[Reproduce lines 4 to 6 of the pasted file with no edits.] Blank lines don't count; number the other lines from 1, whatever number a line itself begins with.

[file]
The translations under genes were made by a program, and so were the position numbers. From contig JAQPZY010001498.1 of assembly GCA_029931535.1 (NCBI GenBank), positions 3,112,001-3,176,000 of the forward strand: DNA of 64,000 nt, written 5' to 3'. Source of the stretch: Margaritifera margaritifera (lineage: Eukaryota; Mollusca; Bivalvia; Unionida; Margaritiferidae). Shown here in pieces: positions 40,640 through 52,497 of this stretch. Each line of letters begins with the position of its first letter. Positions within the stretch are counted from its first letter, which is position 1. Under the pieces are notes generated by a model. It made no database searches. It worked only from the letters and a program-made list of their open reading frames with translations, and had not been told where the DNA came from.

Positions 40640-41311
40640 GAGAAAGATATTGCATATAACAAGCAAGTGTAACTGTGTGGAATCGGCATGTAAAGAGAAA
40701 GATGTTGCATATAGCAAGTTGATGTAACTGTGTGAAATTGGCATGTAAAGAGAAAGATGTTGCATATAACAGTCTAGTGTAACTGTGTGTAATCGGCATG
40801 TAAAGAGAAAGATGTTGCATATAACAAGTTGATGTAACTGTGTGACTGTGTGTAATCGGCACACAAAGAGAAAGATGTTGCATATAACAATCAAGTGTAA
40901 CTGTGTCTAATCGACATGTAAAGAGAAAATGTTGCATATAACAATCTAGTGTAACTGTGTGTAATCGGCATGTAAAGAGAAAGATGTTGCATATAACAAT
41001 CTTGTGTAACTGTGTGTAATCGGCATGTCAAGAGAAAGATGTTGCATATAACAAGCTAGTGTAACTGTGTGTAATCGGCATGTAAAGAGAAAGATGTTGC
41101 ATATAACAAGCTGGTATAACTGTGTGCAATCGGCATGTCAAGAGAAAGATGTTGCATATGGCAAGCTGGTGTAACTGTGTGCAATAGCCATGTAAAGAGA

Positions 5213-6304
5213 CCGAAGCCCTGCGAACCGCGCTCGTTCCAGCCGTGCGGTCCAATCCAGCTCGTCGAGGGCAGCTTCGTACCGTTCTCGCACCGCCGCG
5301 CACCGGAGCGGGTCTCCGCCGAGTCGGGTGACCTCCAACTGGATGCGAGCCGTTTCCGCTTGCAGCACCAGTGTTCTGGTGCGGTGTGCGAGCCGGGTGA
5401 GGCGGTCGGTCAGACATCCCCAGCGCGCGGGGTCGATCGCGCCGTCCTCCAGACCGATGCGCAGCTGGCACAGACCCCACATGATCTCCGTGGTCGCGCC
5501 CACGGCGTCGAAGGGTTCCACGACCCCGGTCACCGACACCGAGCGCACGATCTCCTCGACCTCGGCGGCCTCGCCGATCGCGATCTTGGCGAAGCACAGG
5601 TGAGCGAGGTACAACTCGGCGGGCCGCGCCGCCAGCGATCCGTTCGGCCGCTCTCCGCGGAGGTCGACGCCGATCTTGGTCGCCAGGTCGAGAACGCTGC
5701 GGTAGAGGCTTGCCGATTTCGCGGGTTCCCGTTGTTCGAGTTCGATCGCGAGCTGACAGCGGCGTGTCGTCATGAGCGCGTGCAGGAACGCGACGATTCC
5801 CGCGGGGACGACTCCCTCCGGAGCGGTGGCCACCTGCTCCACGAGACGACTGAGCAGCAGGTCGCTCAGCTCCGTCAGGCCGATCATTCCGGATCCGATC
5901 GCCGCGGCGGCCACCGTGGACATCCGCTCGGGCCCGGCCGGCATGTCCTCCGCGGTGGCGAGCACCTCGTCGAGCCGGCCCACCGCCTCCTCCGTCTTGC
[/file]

40701 GATGTTGCATATAGCAAGTTGATGTAACTGTGTGAAATTGGCATGTAAAGAGAAAGATGTTGCATATAACAGTCTAGTGTAACTGTGTGTAATCGGCATG
40801 TAAAGAGAAAGATGTTGCATATAACAAGTTGATGTAACTGTGTGACTGTGTGTAATCGGCACACAAAGAGAAAGATGTTGCATATAACAATCAAGTGTAA
40901 CTGTGTCTAATCGACATGTAAAGAGAAAATGTTGCATATAACAATCTAGTGTAACTGTGTGTAATCGGCATGTAAAGAGAAAGATGTTGCATATAACAAT